A love letter to PBS and Masterpiece

Dear PBS and Masterpiece,

I am writing this letter to you to express my undying love for your willingness to share British television with anglophiles like myself.

It was only with the rising fame of Downton Abbey a few years ago that made me take notice of you (except when I was a kid tuning in to the local PBS station for Reading Rainbow and Sesame Street).  Apparently, Masterpiece has been around a while (40 years to be exact) and while that’s a fact, I still feel like it’s still a bit of a hidden gem for my generation.

It’s really an anglophile’s dream–free British television available right here in the States. And that actually goes beyond just the Masterpiece series. You have upped your Sunday night game with quality British television that rivals that of the ever-popular powerhouse networks.

Did I mention you give me great television for free? Okay, just checking. I mean, I can even count on being able to catch your programming while visiting my parents who are cable-free. It’s amazing.

I think perhaps you should consider renaming your network to Public British Service–just a thought.

My growing list of TV favorites include many series that you bring to the U.S.–Downton Abbey, Call the Midwife, Sherlock, and now 2 new series Poldark and The Crimson Field. Needless to say, please keep doing what you’re doing.

Also, send Darlene Shiley my thanks as well. Her $1 million donation to Masterpiece is only going to help bring those great British dramas for years to come.

And finally, your ads for Viking River Cruises makes me want to take my own voyage with them despite the likely age gap between me and the retired couples that seem to be the demographic. Perhaps I’m mistaken, but the lack of millennials in the commercials make me pretty positive I’d be the youngest patron by at least a couple of decades, and yet, I’m still interested in giving it a go.

In conclusion, I’d like to say thanks to YOU, public television. You’ve been placed up there with the other TV network “greats” and the best part is that I don’t ever have to worry about whether my cable package includes you or not. 😉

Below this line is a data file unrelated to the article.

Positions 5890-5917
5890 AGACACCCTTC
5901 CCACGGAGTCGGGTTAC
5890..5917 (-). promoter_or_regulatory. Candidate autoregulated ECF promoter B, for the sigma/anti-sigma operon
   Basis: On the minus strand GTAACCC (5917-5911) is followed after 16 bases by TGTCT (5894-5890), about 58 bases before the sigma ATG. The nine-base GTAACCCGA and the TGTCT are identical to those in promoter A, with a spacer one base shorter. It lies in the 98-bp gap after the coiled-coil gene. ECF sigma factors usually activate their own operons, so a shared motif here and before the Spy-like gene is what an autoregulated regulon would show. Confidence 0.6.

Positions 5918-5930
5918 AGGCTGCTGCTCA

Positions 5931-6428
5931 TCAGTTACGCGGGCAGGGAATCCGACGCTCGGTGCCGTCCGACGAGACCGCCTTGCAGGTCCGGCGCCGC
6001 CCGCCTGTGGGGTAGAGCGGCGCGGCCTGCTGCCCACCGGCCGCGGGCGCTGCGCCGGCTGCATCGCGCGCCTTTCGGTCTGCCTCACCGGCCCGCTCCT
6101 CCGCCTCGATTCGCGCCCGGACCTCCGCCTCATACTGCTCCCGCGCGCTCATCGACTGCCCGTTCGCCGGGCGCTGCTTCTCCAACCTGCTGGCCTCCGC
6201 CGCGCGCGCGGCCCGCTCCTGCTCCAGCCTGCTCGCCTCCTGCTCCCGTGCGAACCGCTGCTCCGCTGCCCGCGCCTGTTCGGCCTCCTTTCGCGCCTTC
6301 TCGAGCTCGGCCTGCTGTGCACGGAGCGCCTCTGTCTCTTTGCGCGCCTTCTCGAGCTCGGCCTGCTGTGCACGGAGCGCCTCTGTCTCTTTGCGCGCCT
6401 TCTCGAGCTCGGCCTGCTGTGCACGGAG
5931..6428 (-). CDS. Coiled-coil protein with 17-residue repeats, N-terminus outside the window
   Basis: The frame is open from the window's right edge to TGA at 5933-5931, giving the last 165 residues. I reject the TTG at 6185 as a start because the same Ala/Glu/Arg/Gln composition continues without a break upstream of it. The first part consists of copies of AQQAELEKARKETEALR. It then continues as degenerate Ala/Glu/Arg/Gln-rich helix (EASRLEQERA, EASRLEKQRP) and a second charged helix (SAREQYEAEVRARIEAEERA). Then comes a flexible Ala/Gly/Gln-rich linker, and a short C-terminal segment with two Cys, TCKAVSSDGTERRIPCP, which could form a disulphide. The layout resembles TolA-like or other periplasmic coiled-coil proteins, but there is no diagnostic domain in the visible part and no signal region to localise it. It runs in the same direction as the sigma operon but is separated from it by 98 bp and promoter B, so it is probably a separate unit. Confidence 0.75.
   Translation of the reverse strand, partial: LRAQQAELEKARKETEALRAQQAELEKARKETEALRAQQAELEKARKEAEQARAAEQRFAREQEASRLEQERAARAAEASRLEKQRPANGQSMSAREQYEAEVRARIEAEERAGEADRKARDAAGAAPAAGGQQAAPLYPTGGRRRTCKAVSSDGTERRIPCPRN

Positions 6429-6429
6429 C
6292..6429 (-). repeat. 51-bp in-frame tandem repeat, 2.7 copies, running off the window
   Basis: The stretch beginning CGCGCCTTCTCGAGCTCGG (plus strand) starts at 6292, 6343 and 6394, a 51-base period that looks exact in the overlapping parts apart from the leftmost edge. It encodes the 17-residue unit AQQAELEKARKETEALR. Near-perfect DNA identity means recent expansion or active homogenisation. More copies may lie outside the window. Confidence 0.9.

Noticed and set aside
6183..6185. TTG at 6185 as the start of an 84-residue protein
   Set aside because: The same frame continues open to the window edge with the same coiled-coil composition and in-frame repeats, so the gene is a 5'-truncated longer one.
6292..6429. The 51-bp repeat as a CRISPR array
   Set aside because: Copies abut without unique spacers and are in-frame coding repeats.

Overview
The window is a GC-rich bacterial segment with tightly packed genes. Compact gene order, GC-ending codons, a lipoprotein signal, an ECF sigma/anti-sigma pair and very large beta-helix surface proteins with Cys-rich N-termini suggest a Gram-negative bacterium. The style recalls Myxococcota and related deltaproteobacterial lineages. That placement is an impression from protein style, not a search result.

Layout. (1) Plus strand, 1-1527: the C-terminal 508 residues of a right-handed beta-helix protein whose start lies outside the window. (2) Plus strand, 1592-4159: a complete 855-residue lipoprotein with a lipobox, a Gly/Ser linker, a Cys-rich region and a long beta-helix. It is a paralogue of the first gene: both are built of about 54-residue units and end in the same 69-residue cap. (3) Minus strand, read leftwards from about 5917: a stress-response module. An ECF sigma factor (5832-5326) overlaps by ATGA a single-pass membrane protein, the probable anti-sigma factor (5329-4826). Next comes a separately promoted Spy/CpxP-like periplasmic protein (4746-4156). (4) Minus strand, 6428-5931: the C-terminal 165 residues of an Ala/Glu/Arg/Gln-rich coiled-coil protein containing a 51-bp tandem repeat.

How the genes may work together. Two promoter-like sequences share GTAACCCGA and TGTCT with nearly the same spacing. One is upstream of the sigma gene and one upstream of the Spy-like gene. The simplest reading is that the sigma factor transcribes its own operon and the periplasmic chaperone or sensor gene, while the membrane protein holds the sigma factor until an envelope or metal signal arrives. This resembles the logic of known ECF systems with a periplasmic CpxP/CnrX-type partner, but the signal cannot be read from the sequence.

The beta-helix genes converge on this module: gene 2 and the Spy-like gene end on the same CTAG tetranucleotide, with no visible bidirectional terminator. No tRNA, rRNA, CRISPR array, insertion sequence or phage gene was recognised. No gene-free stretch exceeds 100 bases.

Sincerely yours,


The Crimson Field: When You Instantly Love A Show That’s Already Been Canceled

PBS hasn’t made much of a fuss over The Crimson Field, a WWI drama that originally aired on BBC One last year. In fact, it’s been far off in the shadows of Poldark, a Masterpiece Classic and already-predicted fan favorite featuring the ever handsome Aidan Turner.

I had wondered why I hadn’t heard too much about this British drama, only occasional mentions online. But alas, I finally got my answer. BBC chose to cancel this program shortly after its first season of 6 episodes ended. According to reports, writer Sarah Phelps had sketched out future plots and had all intentions of seeing this series last for at least 4 more seasons. Unfortunately, it wasn’t meant to be.

What a bloody shame!

I generally avoid shows I know have been cancelled or are rumored to be, but I was intrigued. I’m a total sucker for British dramas. My Twitter friends and fellow British TV fans were raving over this series…and well, they were right. It was a great first episode.

We follow an army medical team in the field on the coast of France as they care for the wounded. There are strong female characters, a couple of dashing gents (don’t get me started on my new crush Richard Rankin), and several familiar faces from shows like Downton Abbey and Game of Thrones. In the first episode alone, we deal with the affects of PTSD, a complex main character who is rough around the edges but clearly hiding something, and the daily dealings of war. Then, top all of that off with the lovely Scottish accent of Captain Tom Gillan, whom many fans call the Scottish Mr. Darcy (and I’m totally with them on that one).

Hello, Captain Gillan (played by the dashing Richard Rankin). (Image property of BBC/PBS)

As Sunday night drew near, I began to see Poldark being compared to Downton Abbey, and yet I would argue The Crimson Field may be the closer match. There’s the drama of war time, an ensemble cast of strong characters, and the potential for a love story or two.

How can a show with such great reaction by fans be given up on so quickly?

We’ve seen some networks show a little patience for new shows (though often they’re comedies, not dramas) and we’ve also seen them bring the ax down quickly on others. And in more recent years, some canceled shows are given new life by a new network–though it’s never been for a show that was canceled so early, nor for a British series. In the age of shows being rescued by other networks, here’s hoping that The Crimson Field will get that treatment as well. (PBS, are you reading this?)

In the meantime, I’m raising my glass to the upcoming 5 episodes. No matter the outcome, I plan to enjoy every second of it for the next 5 Sundays.